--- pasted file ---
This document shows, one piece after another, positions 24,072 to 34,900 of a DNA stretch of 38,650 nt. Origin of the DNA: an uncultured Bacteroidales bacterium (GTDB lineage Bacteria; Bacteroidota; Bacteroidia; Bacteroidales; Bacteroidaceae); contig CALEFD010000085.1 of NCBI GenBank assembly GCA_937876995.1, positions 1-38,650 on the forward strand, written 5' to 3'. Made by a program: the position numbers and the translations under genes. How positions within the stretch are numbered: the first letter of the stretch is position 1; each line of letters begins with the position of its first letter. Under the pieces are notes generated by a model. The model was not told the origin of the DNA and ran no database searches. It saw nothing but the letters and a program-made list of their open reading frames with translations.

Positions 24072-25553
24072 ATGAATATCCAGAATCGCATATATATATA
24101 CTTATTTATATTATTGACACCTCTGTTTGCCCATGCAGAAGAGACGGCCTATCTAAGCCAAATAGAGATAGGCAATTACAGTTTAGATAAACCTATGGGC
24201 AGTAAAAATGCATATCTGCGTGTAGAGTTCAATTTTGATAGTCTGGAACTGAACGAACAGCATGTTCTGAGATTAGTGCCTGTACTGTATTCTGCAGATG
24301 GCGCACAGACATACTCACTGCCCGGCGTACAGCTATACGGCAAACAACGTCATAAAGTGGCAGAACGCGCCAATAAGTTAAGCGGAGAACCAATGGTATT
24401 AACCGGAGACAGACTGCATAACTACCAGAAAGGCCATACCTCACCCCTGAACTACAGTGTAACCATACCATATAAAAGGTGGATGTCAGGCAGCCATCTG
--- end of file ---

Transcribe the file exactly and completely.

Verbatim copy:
This document shows, one piece after another, positions 24,072 to 34,900 of a DNA stretch of 38,650 nt. Origin of the DNA: an uncultured Bacteroidales bacterium (GTDB lineage Bacteria; Bacteroidota; Bacteroidia; Bacteroidales; Bacteroidaceae); contig CALEFD010000085.1 of NCBI GenBank assembly GCA_937876995.1, positions 1-38,650 on the forward strand, written 5' to 3'. Made by a program: the position numbers and the translations under genes. How positions within the stretch are numbered: the first letter of the stretch is position 1; each line of letters begins with the position of its first letter. Under the pieces are notes generated by a model. The model was not told the origin of the DNA and ran no database searches. It saw nothing but the letters and a program-made list of their open reading frames with translations.

Positions 24072-25553
24072 ATGAATATCCAGAATCGCATATATATATA
24101 CTTATTTATATTATTGACACCTCTGTTTGCCCATGCAGAAGAGACGGCCTATCTAAGCCAAATAGAGATAGGCAATTACAGTTTAGATAAACCTATGGGC
24201 AGTAAAAATGCATATCTGCGTGTAGAGTTCAATTTTGATAGTCTGGAACTGAACGAACAGCATGTTCTGAGATTAGTGCCTGTACTGTATTCTGCAGATG
24301 GCGCACAGACATACTCACTGCCCGGCGTACAGCTATACGGCAAACAACGTCATAAAGTGGCAGAACGCGCCAATAAGTTAAGCGGAGAACCAATGGTATT
24401 AACCGGAGACAGACTGCATAACTACCAGAAAGGCCATACCTCACCCCTGAACTACAGTGTAACCATACCATATAAAAGGTGGATGTCAGGCAGCCATCTG